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Ancestral Heroes, Your Ancestors, Fathers, Mothers, Grandfathers, Grandmothers, Uncles, Aunts, Friends, Who Served in the Civil War, Revolutionary War, War of 1812, World War I, World War II, Korean Conflict, Vietnam War, Gulf War.... and defended our freedom.

Ellis, Benjamin F.

Benjamin F. Ellis, of Orrville, Dallas County, Ala., passed away on February 12, 1922. He was born April 21, 1838, so was near fourscore and four years of age. His father moved from Georgia to old Cahaba, Ala. on the Alabama River, but later located near Orrville and reared a large family of children. When the War between the States came on, this family contributed four stalwart young men to the Confederate army, one o whom, James, never returned, being killed at Malvern Hill.

On May 16, 1861, B F. Ellis was married to Miss Josephine Weaver and in a few months went away to the war, enlisting in the 58th Alabama Infantry Regiment, for a long time known as the 9th Alabama Battalion.

When he returned home in May, 1865, it is said that, after plowing one day, he told his young wife he believed there was an easier way for him to make a living for her than by farming. So he went to New Orleans, purchased one thousand dollars worth of goods on credit, and began merchandizing, a business he thoroughly mastered, and which, with extensive farming operations, enabled him to amass a considerable fortune.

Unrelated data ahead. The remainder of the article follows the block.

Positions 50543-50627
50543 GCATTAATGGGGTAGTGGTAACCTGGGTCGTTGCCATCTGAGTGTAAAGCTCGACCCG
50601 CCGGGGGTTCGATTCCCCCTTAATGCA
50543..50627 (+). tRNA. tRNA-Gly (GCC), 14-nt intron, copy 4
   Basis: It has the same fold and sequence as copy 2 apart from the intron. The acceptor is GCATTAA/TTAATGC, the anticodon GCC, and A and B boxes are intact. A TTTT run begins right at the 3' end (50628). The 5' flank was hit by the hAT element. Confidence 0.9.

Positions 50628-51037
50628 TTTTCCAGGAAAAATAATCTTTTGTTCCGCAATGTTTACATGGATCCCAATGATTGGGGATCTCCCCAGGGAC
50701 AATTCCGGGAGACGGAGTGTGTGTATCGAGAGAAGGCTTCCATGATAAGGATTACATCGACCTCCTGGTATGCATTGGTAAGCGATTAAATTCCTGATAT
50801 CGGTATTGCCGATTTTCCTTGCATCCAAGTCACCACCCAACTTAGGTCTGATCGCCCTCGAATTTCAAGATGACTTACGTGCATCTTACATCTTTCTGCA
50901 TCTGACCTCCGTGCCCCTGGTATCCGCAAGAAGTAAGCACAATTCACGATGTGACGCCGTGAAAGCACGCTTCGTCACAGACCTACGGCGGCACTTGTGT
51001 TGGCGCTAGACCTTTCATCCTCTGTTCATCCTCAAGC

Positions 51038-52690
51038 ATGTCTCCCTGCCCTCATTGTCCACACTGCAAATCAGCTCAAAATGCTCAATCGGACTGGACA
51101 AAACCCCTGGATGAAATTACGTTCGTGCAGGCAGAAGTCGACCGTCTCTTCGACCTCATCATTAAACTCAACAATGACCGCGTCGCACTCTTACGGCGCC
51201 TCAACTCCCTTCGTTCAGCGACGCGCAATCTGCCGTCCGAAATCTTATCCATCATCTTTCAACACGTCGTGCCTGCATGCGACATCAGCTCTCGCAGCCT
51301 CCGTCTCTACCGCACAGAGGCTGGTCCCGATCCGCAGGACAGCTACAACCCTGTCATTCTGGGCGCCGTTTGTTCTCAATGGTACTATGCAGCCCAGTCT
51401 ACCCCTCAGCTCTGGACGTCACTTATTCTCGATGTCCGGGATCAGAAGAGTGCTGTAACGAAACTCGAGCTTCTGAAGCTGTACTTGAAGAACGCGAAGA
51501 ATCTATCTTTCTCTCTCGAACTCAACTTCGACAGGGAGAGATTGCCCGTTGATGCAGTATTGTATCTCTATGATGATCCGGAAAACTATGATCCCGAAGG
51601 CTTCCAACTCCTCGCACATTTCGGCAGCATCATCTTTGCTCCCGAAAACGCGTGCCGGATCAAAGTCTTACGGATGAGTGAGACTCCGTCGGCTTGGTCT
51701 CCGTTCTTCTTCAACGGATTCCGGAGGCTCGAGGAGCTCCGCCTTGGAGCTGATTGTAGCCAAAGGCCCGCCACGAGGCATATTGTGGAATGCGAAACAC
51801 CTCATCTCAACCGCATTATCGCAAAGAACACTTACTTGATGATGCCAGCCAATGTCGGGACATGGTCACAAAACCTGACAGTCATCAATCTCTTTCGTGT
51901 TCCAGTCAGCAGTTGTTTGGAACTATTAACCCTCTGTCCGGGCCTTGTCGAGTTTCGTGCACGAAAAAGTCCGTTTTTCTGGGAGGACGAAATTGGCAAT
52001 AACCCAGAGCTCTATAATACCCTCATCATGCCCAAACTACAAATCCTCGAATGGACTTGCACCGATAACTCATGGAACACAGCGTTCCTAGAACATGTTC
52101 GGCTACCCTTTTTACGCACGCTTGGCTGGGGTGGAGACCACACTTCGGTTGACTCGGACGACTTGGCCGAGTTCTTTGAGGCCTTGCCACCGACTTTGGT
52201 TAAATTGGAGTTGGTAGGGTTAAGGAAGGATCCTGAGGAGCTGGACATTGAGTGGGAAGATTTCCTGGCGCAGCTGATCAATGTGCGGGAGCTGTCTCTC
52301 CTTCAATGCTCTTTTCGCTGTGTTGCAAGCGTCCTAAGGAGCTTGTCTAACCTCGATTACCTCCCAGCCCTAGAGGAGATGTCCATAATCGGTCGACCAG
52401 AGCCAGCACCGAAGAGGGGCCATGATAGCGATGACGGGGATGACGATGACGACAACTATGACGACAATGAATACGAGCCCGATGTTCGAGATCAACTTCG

Always he manifested a patriotic spirit, keeping in close touch with public matters, but never for a moment considering the candidacy for any office. When he began to live a less strenuous life, the citizens of his county drafted him for the State Senate, to which he was elected without opposition, and his service to the State as Senator was considered invaluable. His genial disposition, his benevolent, honest face, and his commanding presence won him a place in everybody's heart. He survived his devoted wife two years. His declining days were made happy by the loving administrations of his devoted children, two of whom—a son, Senator James B. Ellis, and daughter, Mrs. R. L. Sutton—survive him. Two brothers, J. M. and George W. Ellis, and a sister also, are left of the large family.

He was devoted to the interests of the Confederate veterans, and was made Commander of his Brigade, U. C. V. He was buried in his Confederate gray.

His Church life began at the age of twelve, when he was baptized into the fellowship of Providence Church. His fine business sense was worth much to his Church and denomination.
(Rev. W. B. Crumpton.)

Confederate Veteran, Jun 1922

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